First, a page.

Why I Love the Doctrine of Unconditional Election

February 20, 2020 | by: Dale Thiele | 0 Comments

Posted in: Pastoral Encouragement

This is part two of a five-part series where I explore the goodness of what is commonly known as the Five Points of Calvinism, summarized by the acronym TULIP. Historically, Reformed churches have looked to this acronym as a summary God’s work in our salvation. While we believe the truths are rooted in Scripture, the “five points” often solicit strong reactions. Let’s consider each, seeking to deepen our delight in the God who saves. 

In my experience, it is easier for people to embrace the truth of total depravity than the truth of unconditional election. We encounter depravity on a daily basis. We are familiar with our hearts. We are broken, sinful people. But when it comes to our choice, we do not want to lose our freedom. 

The doctrine of unconditional election says that God chooses those who will be saved free of any condition in himself or in us. It says that there is nothing in us that warrants God choosing us. Paul argues for unconditional election in Romans 9:6-13, where he explains that God chose Isaac over Ishmael and Jacob over Esau without regard to anything they had done. 

He anticipates the common objection, “Not fair!” in verse 14. Paul continues in building his case, stating that mercy is not mercy and grace is not grace unless God is free to give them to whomever he chooses. 

The struggle with unconditional election is rooted in our experience of making a choice to believe in Jesus. There even are invitations in Scripture to believe in Jesus. A misunderstanding of unconditional election states that there is no choice to believe in Jesus if God chooses us first. Unconditional election does not remove our responsibility to respond in faith to the Gospel call. What unconditional election does is explain how anyone ever has the ability to make that choice.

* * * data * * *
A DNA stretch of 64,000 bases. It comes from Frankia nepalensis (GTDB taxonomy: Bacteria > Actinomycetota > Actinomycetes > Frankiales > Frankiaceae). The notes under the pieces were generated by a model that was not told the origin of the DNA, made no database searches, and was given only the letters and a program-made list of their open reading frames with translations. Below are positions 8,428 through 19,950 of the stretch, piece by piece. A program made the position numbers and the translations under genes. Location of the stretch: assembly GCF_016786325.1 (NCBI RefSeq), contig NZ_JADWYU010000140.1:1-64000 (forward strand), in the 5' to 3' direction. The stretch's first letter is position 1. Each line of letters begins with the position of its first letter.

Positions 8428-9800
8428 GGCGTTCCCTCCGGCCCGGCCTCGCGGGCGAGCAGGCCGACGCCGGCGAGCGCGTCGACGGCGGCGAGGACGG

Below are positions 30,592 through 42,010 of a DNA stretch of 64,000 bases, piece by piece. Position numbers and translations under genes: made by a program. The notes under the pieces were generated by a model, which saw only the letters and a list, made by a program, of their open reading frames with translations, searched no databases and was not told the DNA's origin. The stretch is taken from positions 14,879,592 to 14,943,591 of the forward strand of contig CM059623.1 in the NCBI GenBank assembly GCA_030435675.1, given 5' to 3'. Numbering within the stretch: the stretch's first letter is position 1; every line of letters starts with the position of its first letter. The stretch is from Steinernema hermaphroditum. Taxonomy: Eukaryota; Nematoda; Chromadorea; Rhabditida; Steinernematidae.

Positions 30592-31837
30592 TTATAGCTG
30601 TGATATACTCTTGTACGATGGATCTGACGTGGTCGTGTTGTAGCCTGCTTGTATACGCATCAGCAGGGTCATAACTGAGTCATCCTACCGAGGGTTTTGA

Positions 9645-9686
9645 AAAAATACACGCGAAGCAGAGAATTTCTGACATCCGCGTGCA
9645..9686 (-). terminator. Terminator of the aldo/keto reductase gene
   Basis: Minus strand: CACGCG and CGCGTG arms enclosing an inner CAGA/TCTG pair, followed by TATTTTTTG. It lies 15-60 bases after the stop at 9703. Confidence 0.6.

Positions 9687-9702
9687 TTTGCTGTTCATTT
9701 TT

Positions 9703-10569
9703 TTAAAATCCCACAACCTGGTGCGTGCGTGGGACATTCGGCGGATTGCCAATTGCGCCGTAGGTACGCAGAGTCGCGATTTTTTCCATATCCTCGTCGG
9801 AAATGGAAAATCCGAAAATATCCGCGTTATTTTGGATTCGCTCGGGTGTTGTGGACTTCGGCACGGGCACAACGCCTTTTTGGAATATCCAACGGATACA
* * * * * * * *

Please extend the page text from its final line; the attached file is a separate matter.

Remember, total depravity left us in this state: “Man, by his fall into a state of sin, has wholly lost all ability of will to any spiritual good accompanying salvation: so as, a natural man, being altogether averse from that good, and dead in sin, is not able, by his own strength, to convert himself, or to prepare himself thereunto” (WCF IX.3). This is the bondage of the will. In sin, our will (our ability to make choices) is trapped. We make choices, but only according to the sinful inclinations of our hearts… unless, God breaks through and revives our hearts and wills to choose Christ. 

This is what unconditional election teaches us: God, in his grace, moves first to free our wills from the bondage of sin, so we can hear and see and believe the beauty of the Gospel. Why do I love this doctrine? 

  1. It humbles me. I bring nothing. I add nothing. I accomplish nothing apart from the grace of God. By grace I have been saved through faith. This is not my own doing; it is the gift of God, not a result of my works, so that I may not boast (Eph. 2:8-9). I am no better than anyone else because I have faith in Christ. My faith is not an accomplishment that I can boast about. It is the gift of God. 
  1. It comforts me. I believe in Christ because of God’s gracious and free act of choosing me before the foundation of the world (Eph. 1:4). There is nothing I can do to “un-deserve” his gracious act because I have done nothing to deserve it in the first place. I can rest in God’s love because it moves toward me unconditionally. 
  1. It astonishes me. Many react to unconditional election by asking, “why doesn’t God choose everyone?” Some even build a theological position stating that God has chosen everyone. But that is such a man-centered perspective on election, as if people deserve to be chosen and God is wicked if he doesn’t choose everyone. I love what R.C. Sproul says about this. Our question shouldn’t be “why doesn’t God choose everyone?” but it should be “why does God choose anyone? Especially me?” I have sinned and fallen short of the glory of God. I was dead in my trespasses and sins. Why me? I am astonished at God’s free, unmerited love and grace which he has lavished on me.


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